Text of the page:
Thinking he was cracking a puzzle from Google recruiters, a Florida mathematician recently identified an encryption oversight affecting a number of major email domains, according to a story in Wired.
The mathematician, Zachary Harris, noticed a problem with the DKIM key, a cryptographic key used to validate that emails are coming from the stated stated domain. For security compliance, the DKIM standard requires keys of at least 1,024 bits in length. Google – as well as many other major sites such as Yahoo, Amazon, eBay, Apple, PayPal and more – did not meet this standard.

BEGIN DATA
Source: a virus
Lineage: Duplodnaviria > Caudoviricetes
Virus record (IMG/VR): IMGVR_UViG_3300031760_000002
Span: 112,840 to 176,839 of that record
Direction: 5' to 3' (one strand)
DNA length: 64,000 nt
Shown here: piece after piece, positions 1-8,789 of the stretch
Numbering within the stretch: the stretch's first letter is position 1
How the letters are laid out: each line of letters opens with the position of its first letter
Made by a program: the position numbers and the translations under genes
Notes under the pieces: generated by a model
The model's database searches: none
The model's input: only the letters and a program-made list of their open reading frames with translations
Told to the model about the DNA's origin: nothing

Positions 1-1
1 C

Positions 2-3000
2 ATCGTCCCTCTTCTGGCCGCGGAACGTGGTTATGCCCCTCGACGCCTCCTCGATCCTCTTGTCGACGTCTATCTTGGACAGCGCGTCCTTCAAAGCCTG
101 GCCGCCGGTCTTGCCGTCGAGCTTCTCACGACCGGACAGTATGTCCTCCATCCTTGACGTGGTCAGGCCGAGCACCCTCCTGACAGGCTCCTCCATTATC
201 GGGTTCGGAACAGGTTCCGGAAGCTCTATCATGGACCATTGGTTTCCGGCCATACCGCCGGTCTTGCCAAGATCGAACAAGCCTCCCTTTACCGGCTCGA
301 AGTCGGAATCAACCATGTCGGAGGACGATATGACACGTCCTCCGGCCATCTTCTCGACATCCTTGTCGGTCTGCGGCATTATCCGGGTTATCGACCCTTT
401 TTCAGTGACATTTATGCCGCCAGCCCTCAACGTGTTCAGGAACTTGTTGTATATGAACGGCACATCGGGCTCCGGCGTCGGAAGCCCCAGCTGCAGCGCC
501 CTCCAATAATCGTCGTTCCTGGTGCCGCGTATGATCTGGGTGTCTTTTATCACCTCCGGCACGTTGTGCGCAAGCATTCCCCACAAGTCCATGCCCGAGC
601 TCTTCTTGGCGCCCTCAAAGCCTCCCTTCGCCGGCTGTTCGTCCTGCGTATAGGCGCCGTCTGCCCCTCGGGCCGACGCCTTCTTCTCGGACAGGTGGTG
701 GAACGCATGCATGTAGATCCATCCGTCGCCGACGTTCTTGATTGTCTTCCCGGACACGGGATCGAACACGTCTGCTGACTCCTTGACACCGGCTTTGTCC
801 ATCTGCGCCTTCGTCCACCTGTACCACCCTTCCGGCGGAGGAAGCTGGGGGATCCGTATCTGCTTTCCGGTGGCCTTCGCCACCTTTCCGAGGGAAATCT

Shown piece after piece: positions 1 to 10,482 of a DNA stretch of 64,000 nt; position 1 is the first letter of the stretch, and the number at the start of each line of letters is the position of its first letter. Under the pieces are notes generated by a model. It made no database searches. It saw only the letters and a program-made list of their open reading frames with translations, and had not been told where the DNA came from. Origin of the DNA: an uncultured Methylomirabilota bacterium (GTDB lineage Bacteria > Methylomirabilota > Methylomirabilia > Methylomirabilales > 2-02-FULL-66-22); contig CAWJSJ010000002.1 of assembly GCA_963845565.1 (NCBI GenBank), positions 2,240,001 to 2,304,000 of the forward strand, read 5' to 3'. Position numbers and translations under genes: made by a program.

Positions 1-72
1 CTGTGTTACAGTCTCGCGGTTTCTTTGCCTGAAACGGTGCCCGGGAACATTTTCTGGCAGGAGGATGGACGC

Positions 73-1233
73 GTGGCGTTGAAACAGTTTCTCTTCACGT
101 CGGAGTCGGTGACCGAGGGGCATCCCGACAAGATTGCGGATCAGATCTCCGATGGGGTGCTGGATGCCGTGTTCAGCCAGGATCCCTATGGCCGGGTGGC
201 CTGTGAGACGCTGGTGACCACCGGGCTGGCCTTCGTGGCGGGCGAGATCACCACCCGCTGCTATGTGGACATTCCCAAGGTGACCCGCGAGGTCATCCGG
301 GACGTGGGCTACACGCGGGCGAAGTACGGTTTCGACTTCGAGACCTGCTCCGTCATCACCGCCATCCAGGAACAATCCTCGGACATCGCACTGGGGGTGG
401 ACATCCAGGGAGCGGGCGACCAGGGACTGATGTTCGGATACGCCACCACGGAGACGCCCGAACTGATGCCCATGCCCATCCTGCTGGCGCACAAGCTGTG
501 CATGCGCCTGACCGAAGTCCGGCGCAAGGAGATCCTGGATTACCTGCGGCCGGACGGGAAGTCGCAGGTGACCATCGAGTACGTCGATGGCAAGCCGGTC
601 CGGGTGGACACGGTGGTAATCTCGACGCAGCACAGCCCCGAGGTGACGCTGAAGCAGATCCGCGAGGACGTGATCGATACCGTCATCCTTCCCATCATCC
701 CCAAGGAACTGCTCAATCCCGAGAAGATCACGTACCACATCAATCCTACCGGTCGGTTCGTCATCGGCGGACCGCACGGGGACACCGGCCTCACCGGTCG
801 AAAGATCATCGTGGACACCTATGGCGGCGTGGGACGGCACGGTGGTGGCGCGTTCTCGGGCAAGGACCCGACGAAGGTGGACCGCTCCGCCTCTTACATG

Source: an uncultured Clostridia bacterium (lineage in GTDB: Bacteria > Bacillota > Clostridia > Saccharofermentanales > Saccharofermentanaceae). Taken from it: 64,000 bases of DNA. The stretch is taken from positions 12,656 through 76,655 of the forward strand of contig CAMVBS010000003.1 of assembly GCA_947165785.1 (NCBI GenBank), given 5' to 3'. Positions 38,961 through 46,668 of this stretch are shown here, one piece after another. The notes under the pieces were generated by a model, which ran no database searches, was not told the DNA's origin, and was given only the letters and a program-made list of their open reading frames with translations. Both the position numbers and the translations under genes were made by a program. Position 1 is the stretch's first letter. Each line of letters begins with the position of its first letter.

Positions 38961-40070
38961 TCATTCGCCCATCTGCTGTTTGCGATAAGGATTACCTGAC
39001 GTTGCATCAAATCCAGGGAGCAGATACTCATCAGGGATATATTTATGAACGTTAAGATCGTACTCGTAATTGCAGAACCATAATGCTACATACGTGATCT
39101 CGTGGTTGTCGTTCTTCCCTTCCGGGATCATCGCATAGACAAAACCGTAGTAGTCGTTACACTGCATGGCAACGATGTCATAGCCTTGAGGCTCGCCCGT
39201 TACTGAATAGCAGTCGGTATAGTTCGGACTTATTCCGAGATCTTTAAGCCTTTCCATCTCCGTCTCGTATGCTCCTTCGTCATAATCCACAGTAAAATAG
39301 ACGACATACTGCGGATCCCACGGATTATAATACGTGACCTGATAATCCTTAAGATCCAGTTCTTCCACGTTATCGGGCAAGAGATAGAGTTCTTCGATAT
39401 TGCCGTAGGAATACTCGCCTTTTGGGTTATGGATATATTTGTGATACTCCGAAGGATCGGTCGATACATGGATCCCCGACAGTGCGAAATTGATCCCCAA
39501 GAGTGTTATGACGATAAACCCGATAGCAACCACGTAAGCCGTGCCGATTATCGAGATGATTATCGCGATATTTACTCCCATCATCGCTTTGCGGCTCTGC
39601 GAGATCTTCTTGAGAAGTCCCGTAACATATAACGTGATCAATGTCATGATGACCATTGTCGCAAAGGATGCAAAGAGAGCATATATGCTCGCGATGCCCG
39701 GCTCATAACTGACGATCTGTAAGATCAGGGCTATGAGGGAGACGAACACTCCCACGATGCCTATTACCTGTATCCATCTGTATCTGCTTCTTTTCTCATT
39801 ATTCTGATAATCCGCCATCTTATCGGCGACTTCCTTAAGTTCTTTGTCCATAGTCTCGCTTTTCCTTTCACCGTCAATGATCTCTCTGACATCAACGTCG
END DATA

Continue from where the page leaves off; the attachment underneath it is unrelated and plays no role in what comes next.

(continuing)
Harris was able to crack Google’s 512-bit key using some cloud computing resources and successfully spoof an email between Google founders Sergey Brin and Larry Page. Although many of the companies Harris contacted about the problem have since improved their encryption, not all have addressed the issue.
Others may have forgotten to remove the shorter key after implementing the new one, Harris added, leaving the vulnerability open. The threat helps highlight the importance of constant review to minimize errors or software security issues.
“People who use cryptographic tools need to realize that local configurations need to be maintained just like software updates need to be maintained,” Harris told Wired.
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